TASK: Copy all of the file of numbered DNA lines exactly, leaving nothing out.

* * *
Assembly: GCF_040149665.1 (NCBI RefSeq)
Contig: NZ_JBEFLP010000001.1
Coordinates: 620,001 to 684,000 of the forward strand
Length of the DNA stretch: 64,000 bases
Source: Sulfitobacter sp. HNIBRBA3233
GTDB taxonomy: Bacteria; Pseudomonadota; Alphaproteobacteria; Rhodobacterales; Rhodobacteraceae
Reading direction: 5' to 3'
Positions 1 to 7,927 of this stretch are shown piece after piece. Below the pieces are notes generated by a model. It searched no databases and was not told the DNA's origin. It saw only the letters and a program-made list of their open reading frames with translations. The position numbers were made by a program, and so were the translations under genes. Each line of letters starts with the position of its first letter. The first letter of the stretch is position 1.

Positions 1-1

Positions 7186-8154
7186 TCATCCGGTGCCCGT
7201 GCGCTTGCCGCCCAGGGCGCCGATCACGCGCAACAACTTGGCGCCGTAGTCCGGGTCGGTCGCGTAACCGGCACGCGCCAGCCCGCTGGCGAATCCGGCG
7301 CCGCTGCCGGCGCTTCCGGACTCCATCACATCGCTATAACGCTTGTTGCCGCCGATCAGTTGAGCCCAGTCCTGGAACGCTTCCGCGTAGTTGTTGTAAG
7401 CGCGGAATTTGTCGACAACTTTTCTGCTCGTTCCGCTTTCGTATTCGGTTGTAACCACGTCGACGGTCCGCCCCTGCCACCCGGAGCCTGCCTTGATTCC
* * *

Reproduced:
Assembly: GCF_040149665.1 (NCBI RefSeq)
Contig: NZ_JBEFLP010000001.1
Coordinates: 620,001 to 684,000 of the forward strand
Length of the DNA stretch: 64,000 bases
Source: Sulfitobacter sp. HNIBRBA3233
GTDB taxonomy: Bacteria; Pseudomonadota; Alphaproteobacteria; Rhodobacterales; Rhodobacteraceae
Reading direction: 5' to 3'
Positions 1 to 7,927 of this stretch are shown piece after piece. Below the pieces are notes generated by a model. It searched no databases and was not told the DNA's origin. It saw only the letters and a program-made list of their open reading frames with translations. The position numbers were made by a program, and so were the translations under genes. Each line of letters starts with the position of its first letter. The first letter of the stretch is position 1.

Positions 1-1

Positions 7186-8154
7186 TCATCCGGTGCCCGT
7201 GCGCTTGCCGCCCAGGGCGCCGATCACGCGCAACAACTTGGCGCCGTAGTCCGGGTCGGTCGCGTAACCGGCACGCGCCAGCCCGCTGGCGAATCCGGCG
7301 CCGCTGCCGGCGCTTCCGGACTCCATCACATCGCTATAACGCTTGTTGCCGCCGATCAGTTGAGCCCAGTCCTGGAACGCTTCCGCGTAGTTGTTGTAAG
7401 CGCGGAATTTGTCGACAACTTTTCTGCTCGTTCCGCTTTCGTATTCGGTTGTAACCACGTCGACGGTCCGCCCCTGCCACCCGGAGCCTGCCTTGATTCC